The Counting In NY 23 Is (Gasp!) Not Over; Could Hoffman Win? : It's All Politics The counting of the votes in NY 23 is not over, even though the Democratic candidate, Bill Owens, has been sworn in.
NPR logo The Counting In NY 23 Is (Gasp!) Not Over; Could Hoffman Win?

The Counting In NY 23 Is (Gasp!) Not Over; Could Hoffman Win?

You all remember Bill Owens, right? He's that independent guy from upstate New York who got elected as a Democrat last week in the much-watched open congressional seat in the 23rd District.

That was the election in which conservatives openly revolted against the pro-choice/pro-gay marriage Republican nominee, Dede Scozzafava, which led to her withdrawing from the race in the final days of the campaign and endorsing Owens, instead of Conservative Party candidate Doug Hoffman. On election night, NY 23 went for Owens over Hoffman by just 5,335 votes, the first time a Republican lost the seat in more than a century. With 93 percent of the vote counted, Hoffman conceded, and Owens was quickly sworn in, on Friday -- just in time to cast a what-turned-out-to-be-a-much-needed-vote for the Democrats' health-care bill on Saturday night.

Now we learn that the vote count in NY 23 is not over. And not only that, the state has yet to certify the election.

The Syracuse Post-Standard's Mark Weiner reports that a recanvassing of the votes in the 11-county district shows Owens' lead down to 3,026 votes -- 66,698 to 63,672.

And that's not all. There are still absentee ballots to be counted. John Conklin, the communications director for the New York State Board of Elections says that 10,200 were distributed prior to the election, which includes military and overseas ballots.

Conklin sent a letter to the House Clerk last week, stating that there was no certified winner. But because Owens still had a lead and Hoffman was not challenging the results, House Speaker Nancy Pelosi went ahead and had Owens sworn in. (Another special election winner from last week, California Democrat John Garamendi, was also sworn in in advance of the health-care vote.)

And while there's no way of knowing whether the absentee ballots could reverse the result, there is nonetheless that possibility ... as Conklin told the Post-Standard:

We sent a letter to the clerk laying out the totals. The key is that Hoffman conceded, which means the race is not contested. However, all ballots will be counted, and if the result changes, Owens will have to be removed.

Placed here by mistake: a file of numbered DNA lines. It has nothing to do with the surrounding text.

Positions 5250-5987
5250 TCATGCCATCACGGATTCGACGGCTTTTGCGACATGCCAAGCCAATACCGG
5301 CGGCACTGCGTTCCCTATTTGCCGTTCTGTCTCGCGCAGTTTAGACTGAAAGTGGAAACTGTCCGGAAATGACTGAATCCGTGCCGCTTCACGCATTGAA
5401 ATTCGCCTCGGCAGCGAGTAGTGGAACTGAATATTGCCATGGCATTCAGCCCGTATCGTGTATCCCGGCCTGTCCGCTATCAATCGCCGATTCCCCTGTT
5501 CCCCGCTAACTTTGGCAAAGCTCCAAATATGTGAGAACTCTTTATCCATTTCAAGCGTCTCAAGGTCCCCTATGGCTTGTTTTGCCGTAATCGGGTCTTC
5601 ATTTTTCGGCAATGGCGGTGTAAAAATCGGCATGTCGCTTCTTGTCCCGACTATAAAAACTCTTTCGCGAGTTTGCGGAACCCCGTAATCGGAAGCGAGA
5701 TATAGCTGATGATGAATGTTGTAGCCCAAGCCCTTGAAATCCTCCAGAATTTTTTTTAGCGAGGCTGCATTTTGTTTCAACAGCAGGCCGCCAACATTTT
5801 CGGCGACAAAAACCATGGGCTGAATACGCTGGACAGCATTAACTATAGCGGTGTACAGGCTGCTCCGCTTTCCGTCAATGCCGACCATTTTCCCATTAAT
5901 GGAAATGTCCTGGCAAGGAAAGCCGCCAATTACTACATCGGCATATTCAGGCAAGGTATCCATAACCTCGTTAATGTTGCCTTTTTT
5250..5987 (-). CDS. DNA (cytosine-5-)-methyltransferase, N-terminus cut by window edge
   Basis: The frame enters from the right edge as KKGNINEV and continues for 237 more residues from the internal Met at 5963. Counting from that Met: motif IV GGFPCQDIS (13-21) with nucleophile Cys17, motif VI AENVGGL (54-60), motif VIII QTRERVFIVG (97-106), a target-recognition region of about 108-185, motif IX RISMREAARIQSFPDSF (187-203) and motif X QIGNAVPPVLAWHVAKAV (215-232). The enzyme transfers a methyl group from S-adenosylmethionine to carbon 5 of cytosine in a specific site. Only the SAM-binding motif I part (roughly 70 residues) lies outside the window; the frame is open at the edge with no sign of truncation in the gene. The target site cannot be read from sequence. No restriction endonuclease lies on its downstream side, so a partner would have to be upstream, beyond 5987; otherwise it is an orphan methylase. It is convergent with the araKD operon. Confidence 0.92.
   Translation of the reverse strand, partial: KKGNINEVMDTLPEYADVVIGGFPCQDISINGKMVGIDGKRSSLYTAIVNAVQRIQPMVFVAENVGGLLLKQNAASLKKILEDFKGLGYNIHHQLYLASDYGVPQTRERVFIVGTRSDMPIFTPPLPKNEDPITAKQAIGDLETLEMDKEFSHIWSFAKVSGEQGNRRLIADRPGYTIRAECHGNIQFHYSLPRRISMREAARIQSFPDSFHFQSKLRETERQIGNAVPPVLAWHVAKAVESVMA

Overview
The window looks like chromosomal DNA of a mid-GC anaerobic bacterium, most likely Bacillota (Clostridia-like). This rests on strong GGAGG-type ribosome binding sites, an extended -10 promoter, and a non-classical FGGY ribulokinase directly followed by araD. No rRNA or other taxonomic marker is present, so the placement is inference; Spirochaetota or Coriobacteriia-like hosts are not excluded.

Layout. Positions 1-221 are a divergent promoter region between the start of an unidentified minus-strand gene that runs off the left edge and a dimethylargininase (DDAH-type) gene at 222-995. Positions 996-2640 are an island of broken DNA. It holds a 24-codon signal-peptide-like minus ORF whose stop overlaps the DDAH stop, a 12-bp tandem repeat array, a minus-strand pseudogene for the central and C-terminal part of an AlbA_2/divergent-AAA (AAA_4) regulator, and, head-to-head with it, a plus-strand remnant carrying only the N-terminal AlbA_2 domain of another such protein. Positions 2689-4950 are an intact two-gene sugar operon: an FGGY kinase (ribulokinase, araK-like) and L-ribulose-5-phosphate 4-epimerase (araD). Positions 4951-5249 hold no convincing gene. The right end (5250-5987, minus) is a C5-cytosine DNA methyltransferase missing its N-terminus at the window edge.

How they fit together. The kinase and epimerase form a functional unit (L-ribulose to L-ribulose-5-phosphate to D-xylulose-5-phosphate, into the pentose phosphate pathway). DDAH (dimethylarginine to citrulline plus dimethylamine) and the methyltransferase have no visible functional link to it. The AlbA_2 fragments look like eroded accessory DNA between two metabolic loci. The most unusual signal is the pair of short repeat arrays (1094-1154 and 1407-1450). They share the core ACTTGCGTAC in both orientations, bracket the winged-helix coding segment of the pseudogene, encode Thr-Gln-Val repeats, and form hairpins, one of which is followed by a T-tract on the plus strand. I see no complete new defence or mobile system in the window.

For his part, Hoffman now must be wondering if he conceded too soon. Part of the problem was "the unexpected -- and erroneous -- close vote in Oswego County [Hoffman's stronghold], where polls had Hoffman with a double digit percentage point lead heading into Election Day."

Oswego County elections officials blame the mistakes on "chaos" in their call-in center that included a phone system foul-up and inspectors who read numbers incorrectly when phoning in results. Of 245 races in the county -- not including the congressional and court races -- 84 had incorrect totals reported election night.

In the congressional race, more votes were cast in Oswego County than any other in the 11-county district.

The district's second biggest voter turnout was in Jefferson County, where Hoffman also has benefited from a turnaround since election night, gaining about 700 votes. Owens led Hoffman by 300 votes on the final election night tally. But after recanvassing, Hoffman now leads by 424 votes, 10,884 to 10,460.

Rob Ryan, the Hoffman campaign spokesman, "said the absentee ballots are likely to favor Hoffman because most were likely mailed before" Scozzafava suspended her campaign:

"For Doug to win, we needed a three-way race," Ryan said, adding that the campaign's internal polls showed Hoffman would win with all three candidates.

"Given the majority of these ballots are from a three-way race, we think the ballots are going to break Doug's way," Ryan said.

Comments on the Post-Standard's blog were mixed. "kidscience" wrote:

Funny, Funny, Funny stuff. Charge all involved with treason, even the President and vice President.

Which prompted this response from "magus12":

Snort. Treason? Thanks for the laugh. How about 2000 when Bush was appointed by the reactionary U.S. Supreme Court after brother Jeb scrubbed the Florida voter rolls of people who were never felons? Or the 2004 election he stole thanks to Karl Rove and the Ohio Secretary of State who arranged that entire precincts that go Democratic were left without voting machines or machines that "mysteriously" converted Kerry votes to Bush?

And what if in the end Hoffman is declared the winner? Does that negate Owens' vote for the health-care bill? No. He was duly and legally sworn in.


UPDATE: I'm wracking my brain, trying to remember if a recount ever unseated a sitting member of Congress, and I can't. When Bill Delahunt first ran for Congress in Massachusetts' 10th District, in 1996, it was determined that he had lost the Democratic primary by fewer than 300 votes. A week of recounts changed nothing. But Delahunt went to court, claiming that ballots that should have been his were mistakenly counted as blank. A state Superior Court judge agreed and declared Delahunt the winner. It was a process that took more than a month. But it did not involve the unseating of a member of Congress.